I think that Trump supporters are mistaken when they say only Trump can handle this. On X, they argue quite frequently that DeSantis could not survive the same. The notion that Ron DeSantis could not navigate the “slings-and-arrows” Washington, D.C., was absurd. Washington, D.C. is more than a swamp. It is a shark-filled tank where only the most cunning and fierce survive. DeSantis is a Harvard educated lawyer who thrives in this environment. His legal training and sharp intelligence are valuable assets in a town where there are nearly 500 lawyers on Capitol Hill and thousands more around the city.

It’s been awhile since I wrote about this, but presidents entering the White House with no legal training are at an obvious disadvantage, particularly in today’s hyper-partisan climate of gotcha politics. Non-lawyers struggle to understand the complex regulatory and legal landscape in Washington. Non-lawyers may bring new perspectives, especially if they have a background in business, but they often lack the legal precision necessary to navigate the complex web of federal legislation and regulations.

A legal background has become more important than ever in an age where politics of destruction is rampant. I would argue that this era began in the 1970s, but it accelerated in 1993 and is back now with a vengeance. Legally trained presidents are better able to defend their policies from legal challenges and political attacks. They are able to counter opponents’ strategies more effectively by understanding the nuances of legal language.

Lawyers at federal agencies and in Congress play an important role in shaping laws and interpreting them. Legally savvy presidents can better engage with political opponents, as they understand the implications of regulatory frameworks and legal language. They can use this legal fluency to advance their agendas more effectively while avoiding legal pitfalls. This is what we’ve seen in Florida, where Governor DeSantis was repeatedly dragged to court and won.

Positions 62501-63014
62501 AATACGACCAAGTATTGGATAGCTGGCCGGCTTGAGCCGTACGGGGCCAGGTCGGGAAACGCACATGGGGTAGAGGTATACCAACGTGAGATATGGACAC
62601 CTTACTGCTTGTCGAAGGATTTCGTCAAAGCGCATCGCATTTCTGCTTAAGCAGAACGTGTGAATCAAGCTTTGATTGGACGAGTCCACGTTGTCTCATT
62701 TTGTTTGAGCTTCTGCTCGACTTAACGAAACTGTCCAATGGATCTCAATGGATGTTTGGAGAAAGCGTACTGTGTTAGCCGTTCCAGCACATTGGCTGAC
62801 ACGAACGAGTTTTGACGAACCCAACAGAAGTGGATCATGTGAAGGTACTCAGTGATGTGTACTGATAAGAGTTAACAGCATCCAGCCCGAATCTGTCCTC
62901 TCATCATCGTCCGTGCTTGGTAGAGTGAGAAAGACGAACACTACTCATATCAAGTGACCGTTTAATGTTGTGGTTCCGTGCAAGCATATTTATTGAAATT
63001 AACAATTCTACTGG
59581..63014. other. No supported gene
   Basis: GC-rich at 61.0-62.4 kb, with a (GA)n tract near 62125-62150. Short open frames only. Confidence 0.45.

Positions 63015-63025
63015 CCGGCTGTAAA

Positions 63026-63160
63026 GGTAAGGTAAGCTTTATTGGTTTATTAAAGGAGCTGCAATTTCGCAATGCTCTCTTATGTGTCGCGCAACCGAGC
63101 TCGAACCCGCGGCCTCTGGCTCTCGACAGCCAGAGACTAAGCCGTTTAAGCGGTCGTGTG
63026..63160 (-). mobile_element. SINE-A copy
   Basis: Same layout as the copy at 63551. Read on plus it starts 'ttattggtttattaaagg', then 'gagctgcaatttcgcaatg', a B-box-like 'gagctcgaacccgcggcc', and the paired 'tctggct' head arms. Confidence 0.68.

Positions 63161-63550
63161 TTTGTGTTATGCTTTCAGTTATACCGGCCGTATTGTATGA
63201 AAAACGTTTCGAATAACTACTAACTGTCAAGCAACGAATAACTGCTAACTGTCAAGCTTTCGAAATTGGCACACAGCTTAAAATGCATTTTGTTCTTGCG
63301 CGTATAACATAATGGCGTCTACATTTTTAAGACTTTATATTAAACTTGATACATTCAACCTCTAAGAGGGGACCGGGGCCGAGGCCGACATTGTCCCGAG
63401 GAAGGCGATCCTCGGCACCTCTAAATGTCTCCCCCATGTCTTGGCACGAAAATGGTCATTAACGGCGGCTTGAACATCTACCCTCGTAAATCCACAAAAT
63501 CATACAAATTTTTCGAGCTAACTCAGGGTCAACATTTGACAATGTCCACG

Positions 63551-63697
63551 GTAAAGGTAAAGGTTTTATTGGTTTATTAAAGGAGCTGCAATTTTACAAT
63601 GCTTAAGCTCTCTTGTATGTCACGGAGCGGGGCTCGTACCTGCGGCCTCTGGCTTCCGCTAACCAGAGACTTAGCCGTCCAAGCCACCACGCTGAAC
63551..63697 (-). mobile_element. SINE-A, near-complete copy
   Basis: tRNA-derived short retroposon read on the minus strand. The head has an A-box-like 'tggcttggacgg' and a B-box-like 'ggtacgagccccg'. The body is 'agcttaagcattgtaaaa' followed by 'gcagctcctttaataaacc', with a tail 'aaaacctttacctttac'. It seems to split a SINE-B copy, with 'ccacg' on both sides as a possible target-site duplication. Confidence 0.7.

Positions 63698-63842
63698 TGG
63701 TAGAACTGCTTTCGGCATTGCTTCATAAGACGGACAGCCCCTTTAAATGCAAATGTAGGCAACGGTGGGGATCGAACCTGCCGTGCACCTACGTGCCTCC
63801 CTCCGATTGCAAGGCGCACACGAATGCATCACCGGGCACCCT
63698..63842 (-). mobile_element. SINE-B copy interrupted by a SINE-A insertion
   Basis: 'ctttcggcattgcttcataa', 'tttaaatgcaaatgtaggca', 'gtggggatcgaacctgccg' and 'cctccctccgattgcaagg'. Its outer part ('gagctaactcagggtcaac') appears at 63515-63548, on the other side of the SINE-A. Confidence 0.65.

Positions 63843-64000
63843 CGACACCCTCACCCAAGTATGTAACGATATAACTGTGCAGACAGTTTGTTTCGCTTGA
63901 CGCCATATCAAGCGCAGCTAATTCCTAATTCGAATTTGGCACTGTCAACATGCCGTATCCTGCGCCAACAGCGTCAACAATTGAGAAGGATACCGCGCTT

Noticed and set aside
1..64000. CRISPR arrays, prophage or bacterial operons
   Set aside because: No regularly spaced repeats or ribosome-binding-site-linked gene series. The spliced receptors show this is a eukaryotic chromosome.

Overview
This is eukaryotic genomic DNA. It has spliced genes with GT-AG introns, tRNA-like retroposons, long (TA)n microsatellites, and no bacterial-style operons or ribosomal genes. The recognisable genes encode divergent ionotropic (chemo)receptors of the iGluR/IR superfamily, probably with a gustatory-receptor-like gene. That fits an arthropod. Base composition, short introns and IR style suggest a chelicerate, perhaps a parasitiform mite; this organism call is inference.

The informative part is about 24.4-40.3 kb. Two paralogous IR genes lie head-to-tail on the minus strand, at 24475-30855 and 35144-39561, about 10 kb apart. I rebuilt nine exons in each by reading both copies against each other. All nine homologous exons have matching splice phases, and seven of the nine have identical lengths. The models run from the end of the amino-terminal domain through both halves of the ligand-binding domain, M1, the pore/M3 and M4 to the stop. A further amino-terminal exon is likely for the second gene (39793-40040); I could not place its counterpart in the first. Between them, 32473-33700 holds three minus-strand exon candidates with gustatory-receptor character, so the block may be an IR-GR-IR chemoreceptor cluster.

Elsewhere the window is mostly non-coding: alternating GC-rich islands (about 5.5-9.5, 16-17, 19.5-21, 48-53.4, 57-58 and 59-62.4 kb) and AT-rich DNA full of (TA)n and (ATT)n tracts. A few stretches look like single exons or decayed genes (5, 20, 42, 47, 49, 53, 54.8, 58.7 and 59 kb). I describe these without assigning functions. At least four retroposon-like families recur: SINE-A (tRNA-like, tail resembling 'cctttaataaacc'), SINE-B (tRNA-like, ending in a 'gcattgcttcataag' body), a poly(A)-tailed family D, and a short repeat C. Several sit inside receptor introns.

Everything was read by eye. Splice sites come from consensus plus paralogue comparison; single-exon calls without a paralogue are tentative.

In an environment where gotcha political tactics are the norm, it is important to be able to anticipate and react to legal maneuvers. Legal expertise is a great foundation to address the constant barrages of investigations, subpoenas, lawsuits, that are a part of the Washington, D.C. shark-infested political environment. Without this experience, presidents are left vulnerable and unable to keep up with the fast-paced legal challenges.

A figure such as Gov. Ron DeSantis’ legal expertise would make him a great candidate to drive conservative politics. It is repeated that D.C., not only a swamp, but a shark-tank where only the fittest and most shrewd can survive, is where DeSantis is best suited to thrive.

DeSantis would be a good choice to occupy an adjacent office to the West Wing, even though I have written that it is unlikely.